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I've looked all over the web regarding this and got some basic info but wanted to put these questions out there. Maybe it will help others too.

I've always had a beam style foot-pounds torque wrench and, more recently, got a clicker style inch-pounds wrench. For me, the beam style is a no brainer. After just about stripping out one derby cover hole using the clicker which, I learned, sometimes didn't click, I'm gun shy about tightening things into aluminum. I chucked the clicker and last week got a beam style inch pounds wrench so all is cool there.

I'm no stranger to using a torque wrench. Yesterday, replaced my spark plugs. Did it while the engine was still hot (have since learned maybe not the best to do) about 1 hour after a decent highway ride. Used Permatax anti-seize. Put them in by hand then ratchet pre-crush. Used my beam style wrench for crush and beyond, and it seemed each took about maybe 3/4 of a turn to finally make it to 10 foot pounds. They didn't seem to be getting tight all that quickly so, being gun shy, and the engine hot, I left it at that.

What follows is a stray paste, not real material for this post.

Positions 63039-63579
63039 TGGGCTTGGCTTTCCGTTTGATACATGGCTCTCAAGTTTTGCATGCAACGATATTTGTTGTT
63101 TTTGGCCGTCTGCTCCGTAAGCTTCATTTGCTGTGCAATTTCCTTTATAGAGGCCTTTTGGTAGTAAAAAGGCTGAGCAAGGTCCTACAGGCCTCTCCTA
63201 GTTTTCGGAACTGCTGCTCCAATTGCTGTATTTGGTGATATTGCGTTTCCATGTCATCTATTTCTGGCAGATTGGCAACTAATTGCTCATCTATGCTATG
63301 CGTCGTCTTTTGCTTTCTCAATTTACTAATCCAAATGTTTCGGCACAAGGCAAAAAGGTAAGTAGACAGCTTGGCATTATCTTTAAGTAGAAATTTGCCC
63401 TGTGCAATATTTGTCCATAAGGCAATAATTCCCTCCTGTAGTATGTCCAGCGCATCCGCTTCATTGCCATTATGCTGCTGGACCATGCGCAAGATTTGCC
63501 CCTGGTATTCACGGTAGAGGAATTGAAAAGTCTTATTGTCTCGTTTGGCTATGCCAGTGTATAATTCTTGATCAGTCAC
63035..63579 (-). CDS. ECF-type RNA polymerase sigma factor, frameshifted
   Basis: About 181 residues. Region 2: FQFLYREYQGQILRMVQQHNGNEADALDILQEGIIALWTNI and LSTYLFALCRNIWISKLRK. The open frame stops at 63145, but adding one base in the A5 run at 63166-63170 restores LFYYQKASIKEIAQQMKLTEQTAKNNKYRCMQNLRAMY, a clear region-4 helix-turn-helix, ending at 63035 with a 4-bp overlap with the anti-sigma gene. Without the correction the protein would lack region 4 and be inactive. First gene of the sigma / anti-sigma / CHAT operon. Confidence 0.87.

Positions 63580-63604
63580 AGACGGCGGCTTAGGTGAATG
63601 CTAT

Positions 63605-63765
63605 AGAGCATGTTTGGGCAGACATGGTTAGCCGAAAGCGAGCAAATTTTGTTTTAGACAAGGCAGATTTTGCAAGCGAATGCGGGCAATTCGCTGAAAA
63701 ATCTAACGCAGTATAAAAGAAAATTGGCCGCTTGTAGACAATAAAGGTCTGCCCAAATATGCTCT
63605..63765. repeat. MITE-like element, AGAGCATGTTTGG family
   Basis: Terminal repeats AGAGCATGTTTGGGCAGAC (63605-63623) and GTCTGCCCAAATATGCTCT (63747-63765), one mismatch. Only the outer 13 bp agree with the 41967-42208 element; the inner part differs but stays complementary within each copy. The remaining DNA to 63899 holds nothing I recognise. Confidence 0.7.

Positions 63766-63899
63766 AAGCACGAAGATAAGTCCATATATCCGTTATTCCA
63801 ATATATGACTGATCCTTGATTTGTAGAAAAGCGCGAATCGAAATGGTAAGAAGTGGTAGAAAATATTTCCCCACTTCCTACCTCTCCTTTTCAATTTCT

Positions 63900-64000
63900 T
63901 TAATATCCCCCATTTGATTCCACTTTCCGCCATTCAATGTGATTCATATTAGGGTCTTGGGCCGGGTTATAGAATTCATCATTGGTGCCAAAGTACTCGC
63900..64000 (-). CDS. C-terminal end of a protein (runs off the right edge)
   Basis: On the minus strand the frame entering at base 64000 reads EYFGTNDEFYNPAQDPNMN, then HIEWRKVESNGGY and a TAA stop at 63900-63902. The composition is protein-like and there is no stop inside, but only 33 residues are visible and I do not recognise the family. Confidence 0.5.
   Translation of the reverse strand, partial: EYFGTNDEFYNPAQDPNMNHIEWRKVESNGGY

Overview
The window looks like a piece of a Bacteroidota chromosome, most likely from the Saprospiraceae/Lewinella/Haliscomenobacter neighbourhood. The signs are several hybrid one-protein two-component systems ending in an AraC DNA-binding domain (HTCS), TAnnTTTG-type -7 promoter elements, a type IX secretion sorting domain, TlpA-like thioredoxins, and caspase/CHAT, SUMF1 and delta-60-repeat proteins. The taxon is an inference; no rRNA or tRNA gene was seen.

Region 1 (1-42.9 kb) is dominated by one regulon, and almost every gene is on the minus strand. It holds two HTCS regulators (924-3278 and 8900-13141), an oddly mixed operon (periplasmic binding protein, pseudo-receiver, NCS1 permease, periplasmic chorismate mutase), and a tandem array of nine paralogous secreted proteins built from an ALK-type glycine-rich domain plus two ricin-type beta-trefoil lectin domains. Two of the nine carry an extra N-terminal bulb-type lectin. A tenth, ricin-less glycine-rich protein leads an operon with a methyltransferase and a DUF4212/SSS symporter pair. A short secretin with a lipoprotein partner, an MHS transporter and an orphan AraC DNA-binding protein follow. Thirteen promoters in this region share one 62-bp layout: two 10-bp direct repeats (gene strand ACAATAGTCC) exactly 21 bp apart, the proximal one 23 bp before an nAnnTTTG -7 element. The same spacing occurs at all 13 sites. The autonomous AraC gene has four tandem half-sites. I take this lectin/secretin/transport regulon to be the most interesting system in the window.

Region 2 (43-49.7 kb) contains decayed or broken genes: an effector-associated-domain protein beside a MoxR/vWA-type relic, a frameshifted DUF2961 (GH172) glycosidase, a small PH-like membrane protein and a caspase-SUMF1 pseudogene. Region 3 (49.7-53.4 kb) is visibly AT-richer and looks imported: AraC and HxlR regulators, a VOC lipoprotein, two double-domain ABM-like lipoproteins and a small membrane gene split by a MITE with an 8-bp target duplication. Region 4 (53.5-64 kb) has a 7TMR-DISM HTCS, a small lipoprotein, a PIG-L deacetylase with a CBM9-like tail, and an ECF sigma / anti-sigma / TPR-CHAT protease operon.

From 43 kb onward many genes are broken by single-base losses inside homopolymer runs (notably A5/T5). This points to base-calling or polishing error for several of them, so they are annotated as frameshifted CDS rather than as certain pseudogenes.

1. Is it normal to go this far past ratchet pre-crush to get to spec? The manual says 12-18 but I don't want to strip anything. I know this is a basic question for you advanced wrenches but your knowledge would help.
2. Also, I realize that the 10-15 range on a larger beam style torque wrench isn't all that accurate but I can't find a mid range foot-pounds beam style maybe up to a max of 80. Does anyone know if something like this is made so lower torques like 10-15 would be more accurate?

Thanks from Highway (beam style torque wrench lover) Star
 

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This is just an opinion, so take it as you want. 10 pounds is not enough to get the required crush on the washer. I use 15, as it's in the middle of the torque range.

As far as anti-seize....... are you using copper anti-seize? If not, you should. It conducts better.

I too, am a fan of beam style torque wrenches.
 
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